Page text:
Town councils win as Parks for People scheme broadens criteria

Lottery funding to support public parks is to get a boost.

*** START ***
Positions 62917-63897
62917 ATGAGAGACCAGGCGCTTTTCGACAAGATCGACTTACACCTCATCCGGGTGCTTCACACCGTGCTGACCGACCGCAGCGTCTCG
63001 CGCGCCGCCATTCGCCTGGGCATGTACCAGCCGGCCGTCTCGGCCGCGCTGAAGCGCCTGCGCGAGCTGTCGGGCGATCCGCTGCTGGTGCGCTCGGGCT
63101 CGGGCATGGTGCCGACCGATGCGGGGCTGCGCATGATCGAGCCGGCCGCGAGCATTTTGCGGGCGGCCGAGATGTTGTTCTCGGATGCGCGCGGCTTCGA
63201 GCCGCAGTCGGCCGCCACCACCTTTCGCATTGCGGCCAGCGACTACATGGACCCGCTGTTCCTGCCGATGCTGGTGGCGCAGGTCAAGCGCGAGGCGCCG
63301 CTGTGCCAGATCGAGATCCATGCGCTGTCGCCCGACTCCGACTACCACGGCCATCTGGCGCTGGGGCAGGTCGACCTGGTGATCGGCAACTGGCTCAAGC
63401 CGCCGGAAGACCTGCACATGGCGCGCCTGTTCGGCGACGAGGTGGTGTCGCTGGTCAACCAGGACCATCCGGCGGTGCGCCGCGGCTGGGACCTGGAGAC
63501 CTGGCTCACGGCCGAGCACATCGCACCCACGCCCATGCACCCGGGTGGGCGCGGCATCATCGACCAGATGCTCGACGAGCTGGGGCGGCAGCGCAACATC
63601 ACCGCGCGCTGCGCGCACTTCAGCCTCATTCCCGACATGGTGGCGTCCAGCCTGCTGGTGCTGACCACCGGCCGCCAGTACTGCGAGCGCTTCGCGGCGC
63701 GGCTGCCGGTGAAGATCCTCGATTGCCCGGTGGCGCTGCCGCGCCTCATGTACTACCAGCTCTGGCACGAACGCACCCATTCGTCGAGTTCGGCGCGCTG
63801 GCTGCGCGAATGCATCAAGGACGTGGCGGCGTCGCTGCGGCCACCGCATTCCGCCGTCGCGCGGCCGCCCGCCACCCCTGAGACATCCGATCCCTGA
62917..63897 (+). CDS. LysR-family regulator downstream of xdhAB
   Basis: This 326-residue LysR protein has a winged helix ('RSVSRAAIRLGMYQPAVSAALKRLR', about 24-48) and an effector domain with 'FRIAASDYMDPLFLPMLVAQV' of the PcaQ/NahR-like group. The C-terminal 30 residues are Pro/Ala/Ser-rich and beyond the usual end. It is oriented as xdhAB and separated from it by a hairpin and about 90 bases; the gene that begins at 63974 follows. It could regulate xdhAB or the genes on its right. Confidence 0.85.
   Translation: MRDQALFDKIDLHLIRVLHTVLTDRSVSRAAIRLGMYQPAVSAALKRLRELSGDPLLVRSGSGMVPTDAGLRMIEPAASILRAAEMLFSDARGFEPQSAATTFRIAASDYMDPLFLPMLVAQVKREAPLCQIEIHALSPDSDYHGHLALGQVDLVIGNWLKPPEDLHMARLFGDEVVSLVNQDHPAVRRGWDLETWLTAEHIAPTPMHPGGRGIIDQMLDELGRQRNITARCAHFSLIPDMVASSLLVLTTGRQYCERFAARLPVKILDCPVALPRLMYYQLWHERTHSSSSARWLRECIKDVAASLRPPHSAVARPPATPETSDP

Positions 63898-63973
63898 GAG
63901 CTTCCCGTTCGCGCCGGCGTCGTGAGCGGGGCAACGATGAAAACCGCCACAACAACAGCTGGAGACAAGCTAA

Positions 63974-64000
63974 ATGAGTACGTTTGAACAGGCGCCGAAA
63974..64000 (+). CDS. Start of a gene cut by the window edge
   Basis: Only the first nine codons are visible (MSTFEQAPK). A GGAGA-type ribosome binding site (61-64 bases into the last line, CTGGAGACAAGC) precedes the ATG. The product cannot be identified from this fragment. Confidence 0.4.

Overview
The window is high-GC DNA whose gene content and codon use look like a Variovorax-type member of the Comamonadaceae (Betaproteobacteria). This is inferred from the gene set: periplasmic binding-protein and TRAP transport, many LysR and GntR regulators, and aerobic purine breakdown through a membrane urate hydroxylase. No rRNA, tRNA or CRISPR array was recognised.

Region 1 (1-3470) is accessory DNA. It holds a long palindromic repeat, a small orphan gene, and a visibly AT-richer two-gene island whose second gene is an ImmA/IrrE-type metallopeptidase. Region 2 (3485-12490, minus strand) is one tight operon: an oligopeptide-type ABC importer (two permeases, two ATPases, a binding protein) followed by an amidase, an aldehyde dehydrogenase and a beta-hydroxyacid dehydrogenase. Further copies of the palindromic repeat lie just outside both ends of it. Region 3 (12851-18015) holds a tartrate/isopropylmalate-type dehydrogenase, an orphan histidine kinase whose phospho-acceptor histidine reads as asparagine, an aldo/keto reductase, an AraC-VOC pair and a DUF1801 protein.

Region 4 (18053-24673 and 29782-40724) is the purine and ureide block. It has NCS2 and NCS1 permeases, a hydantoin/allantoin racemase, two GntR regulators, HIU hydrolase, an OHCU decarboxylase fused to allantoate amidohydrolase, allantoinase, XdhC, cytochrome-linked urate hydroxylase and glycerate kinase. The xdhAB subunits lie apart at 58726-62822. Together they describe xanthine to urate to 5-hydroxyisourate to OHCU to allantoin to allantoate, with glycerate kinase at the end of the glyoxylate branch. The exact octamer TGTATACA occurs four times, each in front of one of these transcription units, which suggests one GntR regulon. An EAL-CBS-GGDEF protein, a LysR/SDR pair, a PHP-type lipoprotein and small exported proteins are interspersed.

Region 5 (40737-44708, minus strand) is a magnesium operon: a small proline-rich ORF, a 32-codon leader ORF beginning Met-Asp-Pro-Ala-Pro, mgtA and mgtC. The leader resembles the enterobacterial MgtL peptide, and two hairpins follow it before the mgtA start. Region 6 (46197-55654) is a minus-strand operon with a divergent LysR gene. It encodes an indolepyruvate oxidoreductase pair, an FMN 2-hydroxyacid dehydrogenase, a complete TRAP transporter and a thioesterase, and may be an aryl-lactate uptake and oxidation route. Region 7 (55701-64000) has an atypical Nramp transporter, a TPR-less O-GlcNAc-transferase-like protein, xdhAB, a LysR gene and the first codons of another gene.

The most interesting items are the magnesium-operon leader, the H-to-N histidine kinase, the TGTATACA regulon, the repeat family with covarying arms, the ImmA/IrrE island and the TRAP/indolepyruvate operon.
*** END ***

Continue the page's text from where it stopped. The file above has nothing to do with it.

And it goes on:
Lottery funding to support public parks is to get a £90m boost from the Big Lottery Fund (BLF), while the priorities for parks funding are set to change. The Parks for People (PfP) scheme, launched on 17 January, is the first to be funded jointly by two separate lottery agencies. The Heritage Lottery Fund (HLF) will manage the scheme and will contribute £70m over its three-year course. A change in the rules means appliants need not be parks with a high heritage value. HLF policy adviser Lorna McRobie said: “We hope that by broadening the criteria we will attract more small authorities such as town councils. These needn’t be parks with high national heritage value, but their plans will have to show community involvement and community benefit.” PfP will cover projects costing between £250,000 and £5m, and will cover up to 75 per cent of funding. Its predecessor scheme, the Public Parks Initiative (PPI), allowed funding up to 90 per cent for projects costing under £1m and 75 per cent for larger projects, which had no cost ceiling. The first deadline for applications is 31 March 2006, with awards being made in September. HLF parks funding has halved in a decade to £30m a year. Funding under PfP will include training costs for staff and volunteers. A new package of HLF training bursaries will include £721,000 to boost skills in historic and botanic gardens via 17 organisations. L Britain’s parks face a mixed financial future, according to the latest Horticulture Week reader survey. Only 15 per cent of parks people who were asked reported that their 2006 budget was likely to rise compared with 2005; 35 per cent said the budget would be cut; and half think it would not change in budget rounds announced this month. Non-statutory services such as parks and gardens are among the first to suffer as councils seek to balance their books. At Southend-on-Sea, Essex, there will be an £11m funding gap. Assistant director of leisure, culture and amenity services Nick Harris said the council is seeing what savings can be made. “We have five Green Flag parks and there will undoubtedly be things we want to do that we will not be able to. It is very disappointing.” Bromley head of parks and recreation Patrick Phillips has been told there will be “no change” to his budget. He said: “Some things have still not been sorted out, but it is about the same as last year.”

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